Why We Sometimes React In Ways That Don’t Match the Situation

Recently I found myself bent over in my dining room, clutching my knees, repeating over and over again, “Am I going to die??”

A current client had a husband who would scream at her if she’d make a tiny mistake, insisting she was trying to ruin their marriage.

Millions of times a day, people across the country open up emails and experience panic as they read standard communications on their screen.

A tall male friend of mine used to feel a compulsion to quickly leave the room if there were any large, loud men around.

Another friend recently began bawling not long after we sat down to eat lunch at a restaurant, for no apparent reason.

We humans often act in peculiar ways, don’t we?

But… why?

Here are eight explanations to help you make sense next time you find yourself or someone else acting or experiencing an emotion that just doesn’t seem to be in proportion with what’s going on around you…


Sometimes, whether from lack of sleep or dealing with more than we can handle, our metaphorical “stress buckets” start to overflow. Our nervous systems get hijacked and we start operating more and more from our primitive brains, which are reactive (not proactive), which know anger, sadness, and anxiety, and which are constantly scanning for threats in our environments. A highly reactive mind can experience small bumps in the road as major mountains, and often reacts accordingly.


If you strongly believe it’s wrong for people to be late, and a friend is 15 minutes late to dinner…. you may react badly or behave in a way that confuses those around you who don’t hold that same belief. If you have a story that in order to get your way, you must use violence and force, you may find yourself getting triggered and putting others in harms’ way even in peaceful situations. To others (and even yourself) your reactions and behavior may seem confusing. But as humans, we act according to what we believe to be true — oftentimes despite the fact our actions or emotions don’t seem to line up what’s going on in our environment.


Just like Pavlov’s dogs, humans can be conditioned to act in certain ways. Here’s a common example: as children, many of us were conditioned to experience fear related to rejection when, every time we were rejected by our parents, there was a perceived threat to our survival (withdrawal of love to a young child is often experienced as threat to survival). Over time, we end up thinking we’re terrified of rejection (instead of realizing we were just scared of threat to our survival), meaning we can have intense reactions that seemingly make no sense when we’re rejected in adulthood.


Ever been yelled at by an angry person and wondered what they were talking about? People (myself included) can often take unacknowledged aspects of themselves and put them onto others. Someone projecting their guilt about not working hard enough might suddenly scream “YOU’RE SO LAZY!!!” at someone else who’s working very hard indeed. It has nothing to do with the hard worker and everything to do with the projecting person not owning their guilt.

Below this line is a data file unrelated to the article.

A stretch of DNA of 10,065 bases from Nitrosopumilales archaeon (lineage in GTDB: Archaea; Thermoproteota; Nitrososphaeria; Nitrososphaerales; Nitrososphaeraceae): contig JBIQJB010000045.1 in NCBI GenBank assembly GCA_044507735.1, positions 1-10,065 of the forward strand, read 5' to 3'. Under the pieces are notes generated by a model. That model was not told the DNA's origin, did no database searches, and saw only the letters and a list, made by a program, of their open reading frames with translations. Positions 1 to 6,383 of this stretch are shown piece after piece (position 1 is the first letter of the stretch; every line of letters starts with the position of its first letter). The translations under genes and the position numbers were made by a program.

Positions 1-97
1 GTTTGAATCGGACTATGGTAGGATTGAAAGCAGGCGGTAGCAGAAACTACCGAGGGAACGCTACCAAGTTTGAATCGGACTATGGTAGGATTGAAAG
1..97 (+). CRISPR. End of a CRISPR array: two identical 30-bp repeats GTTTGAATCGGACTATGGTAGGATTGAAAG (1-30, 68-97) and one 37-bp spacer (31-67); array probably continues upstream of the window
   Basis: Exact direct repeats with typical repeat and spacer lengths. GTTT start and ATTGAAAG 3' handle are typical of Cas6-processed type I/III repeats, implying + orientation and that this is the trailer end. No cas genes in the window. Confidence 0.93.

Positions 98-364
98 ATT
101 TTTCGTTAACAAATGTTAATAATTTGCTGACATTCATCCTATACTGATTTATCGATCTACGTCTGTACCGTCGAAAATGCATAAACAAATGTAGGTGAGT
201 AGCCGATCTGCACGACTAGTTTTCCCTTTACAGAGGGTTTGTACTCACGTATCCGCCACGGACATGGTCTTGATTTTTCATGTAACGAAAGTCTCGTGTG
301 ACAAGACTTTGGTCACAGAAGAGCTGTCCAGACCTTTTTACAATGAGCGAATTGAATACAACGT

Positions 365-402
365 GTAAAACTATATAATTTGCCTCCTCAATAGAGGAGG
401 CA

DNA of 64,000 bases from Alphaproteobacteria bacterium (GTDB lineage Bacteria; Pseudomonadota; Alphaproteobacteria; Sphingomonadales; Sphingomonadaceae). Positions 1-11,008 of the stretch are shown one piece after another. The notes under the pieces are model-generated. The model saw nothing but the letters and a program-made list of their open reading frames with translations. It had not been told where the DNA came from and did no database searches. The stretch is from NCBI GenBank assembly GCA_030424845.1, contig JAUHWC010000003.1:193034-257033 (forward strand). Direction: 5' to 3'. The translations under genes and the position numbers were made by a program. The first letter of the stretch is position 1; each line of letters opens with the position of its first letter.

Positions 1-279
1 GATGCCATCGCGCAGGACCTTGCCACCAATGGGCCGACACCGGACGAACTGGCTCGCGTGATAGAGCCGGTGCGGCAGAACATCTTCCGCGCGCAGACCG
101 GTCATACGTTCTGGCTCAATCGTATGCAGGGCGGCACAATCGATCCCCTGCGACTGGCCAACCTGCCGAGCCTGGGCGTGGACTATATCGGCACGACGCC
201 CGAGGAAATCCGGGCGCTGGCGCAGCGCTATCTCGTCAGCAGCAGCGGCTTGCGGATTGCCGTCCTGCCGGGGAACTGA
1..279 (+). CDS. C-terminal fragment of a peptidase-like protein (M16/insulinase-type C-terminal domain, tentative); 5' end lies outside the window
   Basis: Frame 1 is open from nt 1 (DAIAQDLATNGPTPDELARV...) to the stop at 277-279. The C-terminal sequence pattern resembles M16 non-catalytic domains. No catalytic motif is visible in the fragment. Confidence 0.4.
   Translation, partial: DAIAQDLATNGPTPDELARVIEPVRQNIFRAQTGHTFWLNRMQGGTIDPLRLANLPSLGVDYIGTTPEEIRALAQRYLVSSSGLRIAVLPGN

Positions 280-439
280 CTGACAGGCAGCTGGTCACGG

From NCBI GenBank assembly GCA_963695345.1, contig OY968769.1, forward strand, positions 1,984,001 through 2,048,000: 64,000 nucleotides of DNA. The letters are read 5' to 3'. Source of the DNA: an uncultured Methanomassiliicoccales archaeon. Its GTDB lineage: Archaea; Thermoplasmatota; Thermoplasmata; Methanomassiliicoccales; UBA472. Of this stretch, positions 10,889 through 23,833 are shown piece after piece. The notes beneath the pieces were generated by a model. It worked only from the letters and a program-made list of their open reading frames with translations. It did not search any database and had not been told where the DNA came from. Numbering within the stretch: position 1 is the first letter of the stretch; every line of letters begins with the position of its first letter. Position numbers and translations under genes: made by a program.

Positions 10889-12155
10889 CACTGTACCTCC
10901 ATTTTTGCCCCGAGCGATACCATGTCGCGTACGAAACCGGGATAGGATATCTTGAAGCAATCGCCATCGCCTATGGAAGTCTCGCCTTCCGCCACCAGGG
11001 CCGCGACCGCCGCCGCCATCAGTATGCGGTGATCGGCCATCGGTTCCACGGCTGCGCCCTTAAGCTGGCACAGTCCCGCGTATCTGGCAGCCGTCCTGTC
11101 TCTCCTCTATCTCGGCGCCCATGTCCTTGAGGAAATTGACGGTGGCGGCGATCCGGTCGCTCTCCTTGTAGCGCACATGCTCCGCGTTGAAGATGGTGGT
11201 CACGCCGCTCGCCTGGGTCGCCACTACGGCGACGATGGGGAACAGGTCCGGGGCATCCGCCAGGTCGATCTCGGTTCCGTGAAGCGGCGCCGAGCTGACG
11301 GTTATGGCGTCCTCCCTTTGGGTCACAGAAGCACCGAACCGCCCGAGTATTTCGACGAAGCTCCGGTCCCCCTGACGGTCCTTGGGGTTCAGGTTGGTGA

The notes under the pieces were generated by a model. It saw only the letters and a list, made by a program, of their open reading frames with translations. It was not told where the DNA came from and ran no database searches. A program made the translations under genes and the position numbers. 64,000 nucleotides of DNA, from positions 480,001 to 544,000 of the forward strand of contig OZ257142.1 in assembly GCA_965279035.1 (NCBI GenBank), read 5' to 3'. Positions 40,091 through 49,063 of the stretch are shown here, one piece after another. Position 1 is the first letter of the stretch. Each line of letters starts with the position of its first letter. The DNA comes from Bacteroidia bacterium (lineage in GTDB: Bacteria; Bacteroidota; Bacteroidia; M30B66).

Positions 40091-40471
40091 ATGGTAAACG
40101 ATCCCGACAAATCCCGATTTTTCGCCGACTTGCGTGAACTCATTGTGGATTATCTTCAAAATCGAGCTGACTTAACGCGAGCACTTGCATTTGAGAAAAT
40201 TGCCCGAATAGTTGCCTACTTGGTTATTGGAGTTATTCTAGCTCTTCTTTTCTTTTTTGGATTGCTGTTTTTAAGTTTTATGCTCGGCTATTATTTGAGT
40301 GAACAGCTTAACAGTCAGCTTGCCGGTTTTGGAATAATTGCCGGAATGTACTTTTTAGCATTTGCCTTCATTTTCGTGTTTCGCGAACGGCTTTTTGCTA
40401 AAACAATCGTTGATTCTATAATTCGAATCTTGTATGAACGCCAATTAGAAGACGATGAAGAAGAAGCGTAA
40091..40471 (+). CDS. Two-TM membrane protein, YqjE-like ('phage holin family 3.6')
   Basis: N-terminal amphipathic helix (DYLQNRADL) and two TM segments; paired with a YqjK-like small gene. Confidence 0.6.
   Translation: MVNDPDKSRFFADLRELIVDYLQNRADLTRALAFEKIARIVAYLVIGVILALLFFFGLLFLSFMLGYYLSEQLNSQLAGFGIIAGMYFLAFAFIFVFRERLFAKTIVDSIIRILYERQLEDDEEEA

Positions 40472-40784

Our minds are constantly scanning for comparison material as we go about our lives. Usually, this is a great thing and helps us know we’re safe or if we need to be on alert. Sometimes though, elements of a seemingly innocuous, mundane situations can trigger comparisons to improperly encoded traumas in our minds. A smell, an expression, a word, colors, clothing — if certain elements link us back to an improperly processed traumatic experience, we can suddenly react as if we’re in danger, under attack, or needing to defend ourselves. Overreacting to situations (screaming, rage, crying, fear, terror, etc.) can actually be the triggering and reactions to past traumas, NOT reactions to existing conditions in our environments.


Emotional and physical pain are processed in the same area of the brain. Both can cause humans to act in unusual ways that don’t seem to match up with what’s happening. Hurt people often hurt people.


PTSD. Severe depression. Generalized anxiety disorder. For some, these conditions are beyond crippling. For others, they’re able to push through them, but the effects seep out into their daily lives in ways that may seem unusual, over the top, or unfitting to others (and even themselves).


Sometimes people’s hormones are off. Sometimes they’re sleep deprived. Sometimes they’re serotonin depleted. Sometimes they’re drunk. Sometimes they’re going through menopause. Shifts in our biology can wildly impact our standard responses and cause us to feel, act or react in inappropriate manners.

These explanations, while far from a comprehensive list, should help give you a better understanding of peculiar reactions you or those you’re with may have at times.

When these seemingly “off” reactions happen…

  • Have compassion.
  • Get curious.
  • Practice refraining from judgement: you don’t know what someone else has experienced or is experiencing.

We’re all humans, we’re messy, we’re complex, and sometimes we act in funny ways. Hopefully, after this read, you’ll have a wee better insight into why.

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